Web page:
MultiOE

Description

This one is really more of a utility tool, than a programming demonstration. It launches new copies of Microsoft Outlook Express (OE), overcoming that application's stubborn insistence on being a single instance. What's cool about this, from a programming perspective, is that it shows how to call a DLL function in a file that resides at an unknown location at compile time.

Most API functions reside in DLLs that are on the system path. Outlook Express supplies msoe.dll, which can be used to start new instances of OE, but installs it into its own application folder. So the trick is plumbing the registry for the location of this file, then changing our applications active directory to OE's, then finally making the call. Kinda slick.

WARNING: Neither Microsoft or I suggest you will be 100% safe running multiple instances of Outlook Express! Do you understand that? If you haven't taken all the standard steps to stabilize OE (such as turning off Background Compaction), you will be really hosed by running multiple instances of it.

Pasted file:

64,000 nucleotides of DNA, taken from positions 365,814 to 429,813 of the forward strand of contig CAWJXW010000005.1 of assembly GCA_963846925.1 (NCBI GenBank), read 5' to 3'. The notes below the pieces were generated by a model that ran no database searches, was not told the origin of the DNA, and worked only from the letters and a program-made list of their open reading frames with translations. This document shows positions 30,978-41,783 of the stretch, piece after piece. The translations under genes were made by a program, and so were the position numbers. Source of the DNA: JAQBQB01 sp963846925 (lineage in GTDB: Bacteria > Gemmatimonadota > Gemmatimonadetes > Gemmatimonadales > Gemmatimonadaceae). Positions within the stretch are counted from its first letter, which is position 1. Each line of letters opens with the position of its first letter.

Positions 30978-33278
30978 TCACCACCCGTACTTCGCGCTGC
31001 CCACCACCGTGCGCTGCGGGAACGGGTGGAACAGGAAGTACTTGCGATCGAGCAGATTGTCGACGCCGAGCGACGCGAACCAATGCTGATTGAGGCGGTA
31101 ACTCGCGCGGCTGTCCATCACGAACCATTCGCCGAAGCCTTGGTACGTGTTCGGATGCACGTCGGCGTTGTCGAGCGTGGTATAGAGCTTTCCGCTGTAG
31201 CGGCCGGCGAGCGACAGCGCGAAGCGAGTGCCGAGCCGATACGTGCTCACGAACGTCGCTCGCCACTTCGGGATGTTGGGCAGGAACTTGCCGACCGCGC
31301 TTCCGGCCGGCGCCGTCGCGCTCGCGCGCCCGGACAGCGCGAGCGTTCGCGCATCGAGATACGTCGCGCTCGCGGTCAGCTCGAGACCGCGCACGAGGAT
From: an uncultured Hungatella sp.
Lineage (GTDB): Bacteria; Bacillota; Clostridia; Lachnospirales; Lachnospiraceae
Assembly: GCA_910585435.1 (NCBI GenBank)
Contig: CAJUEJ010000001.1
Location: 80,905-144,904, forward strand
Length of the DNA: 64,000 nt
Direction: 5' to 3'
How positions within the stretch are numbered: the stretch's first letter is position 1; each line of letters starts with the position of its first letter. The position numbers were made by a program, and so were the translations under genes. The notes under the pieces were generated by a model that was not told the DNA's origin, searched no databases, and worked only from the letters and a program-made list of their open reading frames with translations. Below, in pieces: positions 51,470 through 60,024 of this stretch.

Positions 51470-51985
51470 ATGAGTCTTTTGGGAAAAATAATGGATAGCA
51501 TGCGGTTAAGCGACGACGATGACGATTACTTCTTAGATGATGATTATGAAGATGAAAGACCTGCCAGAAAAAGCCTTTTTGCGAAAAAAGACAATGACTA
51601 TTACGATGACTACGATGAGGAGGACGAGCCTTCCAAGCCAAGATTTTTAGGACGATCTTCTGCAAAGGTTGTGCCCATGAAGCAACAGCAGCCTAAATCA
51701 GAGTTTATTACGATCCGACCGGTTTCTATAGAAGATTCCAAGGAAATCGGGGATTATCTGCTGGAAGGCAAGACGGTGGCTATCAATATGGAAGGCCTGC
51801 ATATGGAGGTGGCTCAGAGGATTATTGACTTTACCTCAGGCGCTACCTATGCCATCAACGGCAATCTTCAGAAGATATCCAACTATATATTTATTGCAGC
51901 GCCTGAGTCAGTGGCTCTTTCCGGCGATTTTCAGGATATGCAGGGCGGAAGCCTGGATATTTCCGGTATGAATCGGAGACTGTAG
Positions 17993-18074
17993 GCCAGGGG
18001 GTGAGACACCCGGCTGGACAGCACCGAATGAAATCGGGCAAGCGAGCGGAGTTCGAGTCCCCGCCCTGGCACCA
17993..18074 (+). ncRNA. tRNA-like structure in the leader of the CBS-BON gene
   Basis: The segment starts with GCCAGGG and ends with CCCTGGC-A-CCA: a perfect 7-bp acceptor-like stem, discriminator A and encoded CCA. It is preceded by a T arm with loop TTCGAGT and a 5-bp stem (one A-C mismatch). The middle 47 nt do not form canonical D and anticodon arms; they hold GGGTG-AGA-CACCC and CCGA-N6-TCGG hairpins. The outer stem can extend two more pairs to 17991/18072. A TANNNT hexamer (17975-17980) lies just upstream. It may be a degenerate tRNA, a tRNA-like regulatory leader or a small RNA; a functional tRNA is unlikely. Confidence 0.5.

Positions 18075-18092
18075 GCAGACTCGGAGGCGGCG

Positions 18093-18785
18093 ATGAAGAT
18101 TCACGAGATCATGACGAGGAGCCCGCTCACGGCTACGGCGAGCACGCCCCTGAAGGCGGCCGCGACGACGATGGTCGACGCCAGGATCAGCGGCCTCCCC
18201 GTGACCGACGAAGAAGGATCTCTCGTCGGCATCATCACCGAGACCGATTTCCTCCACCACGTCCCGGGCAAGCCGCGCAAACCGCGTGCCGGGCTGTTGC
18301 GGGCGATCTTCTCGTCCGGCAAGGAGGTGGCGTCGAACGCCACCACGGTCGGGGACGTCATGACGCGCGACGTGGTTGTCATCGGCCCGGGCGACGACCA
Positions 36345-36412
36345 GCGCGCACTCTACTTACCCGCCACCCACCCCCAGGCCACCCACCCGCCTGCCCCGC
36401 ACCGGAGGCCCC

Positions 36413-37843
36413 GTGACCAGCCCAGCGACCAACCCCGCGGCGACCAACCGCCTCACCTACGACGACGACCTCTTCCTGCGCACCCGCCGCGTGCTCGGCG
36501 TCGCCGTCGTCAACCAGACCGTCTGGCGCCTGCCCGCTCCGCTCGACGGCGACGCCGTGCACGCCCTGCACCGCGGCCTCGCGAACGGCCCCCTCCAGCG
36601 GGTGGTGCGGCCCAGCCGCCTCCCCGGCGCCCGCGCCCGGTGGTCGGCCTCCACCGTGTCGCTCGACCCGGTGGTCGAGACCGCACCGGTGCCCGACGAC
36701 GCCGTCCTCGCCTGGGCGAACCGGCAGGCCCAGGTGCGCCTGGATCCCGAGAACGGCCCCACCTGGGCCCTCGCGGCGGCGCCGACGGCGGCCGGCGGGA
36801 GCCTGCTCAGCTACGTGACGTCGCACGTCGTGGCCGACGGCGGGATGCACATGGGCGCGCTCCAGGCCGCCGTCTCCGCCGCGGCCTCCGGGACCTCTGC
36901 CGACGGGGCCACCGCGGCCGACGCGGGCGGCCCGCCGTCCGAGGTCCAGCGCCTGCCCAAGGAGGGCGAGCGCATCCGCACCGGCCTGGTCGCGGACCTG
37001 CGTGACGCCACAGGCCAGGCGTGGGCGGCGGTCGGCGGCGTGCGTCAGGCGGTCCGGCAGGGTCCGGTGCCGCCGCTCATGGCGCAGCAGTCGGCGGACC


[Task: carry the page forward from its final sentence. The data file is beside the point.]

If you've been sent here simply for the tool, and have no interest in programming, the download below includes an EXE that's been compiled using VB5. Your computer must already have the VB5 runtime, which is available on the tools page of this site.

Published

This sample hasn't been published anywhere except here on this website, but first rights to such publication are jealously guarded - you have been warned. <g>

APIs Usage

This sample uses the following API calls:

Module Library Function
MStartOE.bas advapi32



kernel32




msoe
RegCloseKey
RegOpenKey
RegOpenKeyEx
RegQueryValueEx
ExpandEnvironmentStrings
FreeLibrary
GetModuleHandle
GetProcAddress
LoadLibrary
CoStartOutlookExpress

Don't see what you're looking for? Here's a complete API cross-reference.

Download

Download MultiOE.zip   Please, enjoy and learn from this sample. Include its code within your own projects, if you wish. But, in order to insure only the most recent code is available to all, I ask that you don't share the sample by any form of mass distribution.

Download MultiOE.zip, 27Kb, Last Updated: Thursday, February 03, 2005